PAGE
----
), pain interference was slightly associated with the number of medical consultations in the last year. This association could be because children with more health-related problems tend to have more frequent medical check-ups. However, the poor relationship observed makes it clear that pain interference is a complex construct influenced by multiple factors. Finally, no association was found between the number of previous surgeries and pain interference. It is still unknown when and how postsurgical pain develops, and it could be that even though the children had undergone surgery they had not developed chronic postsurgical pain (
      • Rabbitts J.A.
      • Fisher E.
      • Rosenbloom B.N.
      • Palermo T.M.
      Prevalence and predictors of chronic postsurgical pain in children: A systematic review and Meta-analysis.
      ).

      Practice implications

      The results provide evidence that the Spanish version of PROMIS-PPI is valid and reliable tool. Health professionals who work with children in risk to develop persistent pain, will have access to short tool with highest evidence, for assess pain interference.

      Limitations

      The present study had several limitations. First, the type of chronic pain was not considered because the purpose of the scale is to evaluate any type of chronic pain, without specifying the type of pain. However, we consider this aspect relevant, given it could assess the discriminant capacity of the scale and it could even affect the results obtained. Therefore, future studies should explore the capabilities of the scale in populations with various types of chronic pain (persistent pain, postsurgical pain, chronic musculoskeletal pain). Second, the lack of study validation in other languages made it difficult to compare our results with other previously validated PROMIS-PPI scales. Third, the sample size of our study could be considered insufficient, as some authors consider it necessary to reach samples larger than 200 subjects to perform an EFA (
      • DeVellis R.F.
      Scale development: Theory and applications.
      ). However, the results of our AFE showed a sufficiently robust model, so the sample size used could be acceptable (
      • Kyriazos T.A.
      Applied psychometrics: Sample size and sample power considerations in factor analysis (EFA, CFA) and SEM in general.
      ). Fourth, the age range was chosen following the selection criteria determined in previous validations (
      • Cunningham N.R.
      • Kashikar-Zuck S.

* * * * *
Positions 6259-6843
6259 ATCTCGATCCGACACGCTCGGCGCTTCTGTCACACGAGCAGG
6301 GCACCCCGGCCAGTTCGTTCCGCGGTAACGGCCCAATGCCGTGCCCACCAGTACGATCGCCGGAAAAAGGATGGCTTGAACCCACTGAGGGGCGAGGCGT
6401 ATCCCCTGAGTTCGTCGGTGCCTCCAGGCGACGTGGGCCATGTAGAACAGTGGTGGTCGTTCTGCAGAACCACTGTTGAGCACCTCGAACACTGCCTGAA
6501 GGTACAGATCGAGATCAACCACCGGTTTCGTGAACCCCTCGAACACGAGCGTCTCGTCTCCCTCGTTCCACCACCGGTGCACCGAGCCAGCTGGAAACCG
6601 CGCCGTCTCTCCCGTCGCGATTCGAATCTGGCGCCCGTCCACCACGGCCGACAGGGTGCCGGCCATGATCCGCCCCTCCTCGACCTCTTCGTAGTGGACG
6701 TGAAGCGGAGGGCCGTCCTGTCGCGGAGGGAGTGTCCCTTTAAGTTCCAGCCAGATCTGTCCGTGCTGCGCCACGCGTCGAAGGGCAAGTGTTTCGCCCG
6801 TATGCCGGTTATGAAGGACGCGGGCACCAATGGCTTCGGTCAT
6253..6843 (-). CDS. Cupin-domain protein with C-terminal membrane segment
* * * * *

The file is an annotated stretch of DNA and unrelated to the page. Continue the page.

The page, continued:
• Mara C.
      • Goldschneider K.R.
      • Revicki D.A.
      • Dampier C.
      • Morgan E.M.
      Development and validation of the self-reported PROMIS pediatric pain behavior item bank and short form scale.
      ;
      • Forrest C.B.
      • Forrest K.D.
      • Clegg J.L.
      • de la Motte A.
      • Amaral S.
      • Grossman A.B.
      • Furth S.L.
      Establishing the content validity of PROMIS pediatric pain interference, fatigue, sleep disturbance, and sleep-related impairment measures in children with chronic kidney disease and Crohn’s disease.
      ;
      • Mara C.A.
      • Kashikar-Zuck S.
      • Cunningham N.
      • Goldschneider K.R.
      • Huang B.
      • Dampier C.
      • Morgan E.M.
      Development and psychometric evaluation of the PROMIS pediatric pain intensity measure in children and adolescents with chronic pain.
      ;
      • Varni J.W.
      • Stucky B.D.
      • Thissen D.
      • Dewitt E.M.
      • Irwin D.E.
      • Lai J.S.
      • Dewalt D.A.
      PROMIS pediatric pain interference scale: An item response theory analysis of the pediatric pain item bank.
      ). However, the age range could be considered very wide, especially at these ages where you can distinguish between 8 and 12 years and 13–17 years. Future validations could assess the psychometric properties of the scale in each of these two age ranges.
      Finally, the lack of validated scales in Spanish on pain fear-avoidance behaviors and evaluation of pediatric chronic pain could mean that all the capacities and relationships of the scale have not been explored (exhaustive convergent validity). The analyses were performed with all available Spanish validated instruments. However, we believe that this study provides important data that will favor research on pediatric pain in the Spanish-speaking population.

      Conclusion

      The results shown in this study suggest that the Spanish version of PROMIS Pediatric Pain Interference Short Form is a valid and reliable scale to identify pain interference in the pediatric population. Therefore, it should be recommended for clinical practice and research use.

      Declarations of interest

      None.

      Formatting of funding sources

      This research did not receive any specific grant from funding agencies in the public, commercial, or not-for-profit sectors.

      CRediT authorship contribution statement

      Guillermo Ceniza-Bordallo: Conceptualization, Data curation, Formal analysis, Investigation, Methodology, Writing – original draft, Writing – review & editing. Andrés Gómez Fraile: Conceptualization, Data curation, Formal analysis, Funding acquisition, Investigation, Project administration, Resources, Supervision, Validation, Visualization, Writing – review & editing. Patricia Martín-Casas: Conceptualization, Data curation, Formal analysis, Funding acquisition, Investigation, Methodology, Project administration, Resources, Supervision, Validation, Visualization, Writing – review & editing. Ibai López-de-Uralde-Villanueva: Conceptualization, Data curation, Formal analysis, Funding acquisition, Investigation, Methodology, Project administration, Resources, Software, Supervision, Validation, Visualization, Writing – review & editing.

      Acknowledgments

      The authors of this study would like to greatly appreciate the involvement and interest of all the patients and their families who participated in the study. The authors of this study would like to make a special mention and thank all the nursing staff of the surgery service of the 12 de Octubre hospital, as well as the supervisor and the staff of the day hospital, for their involvement and enormous collaborative effort.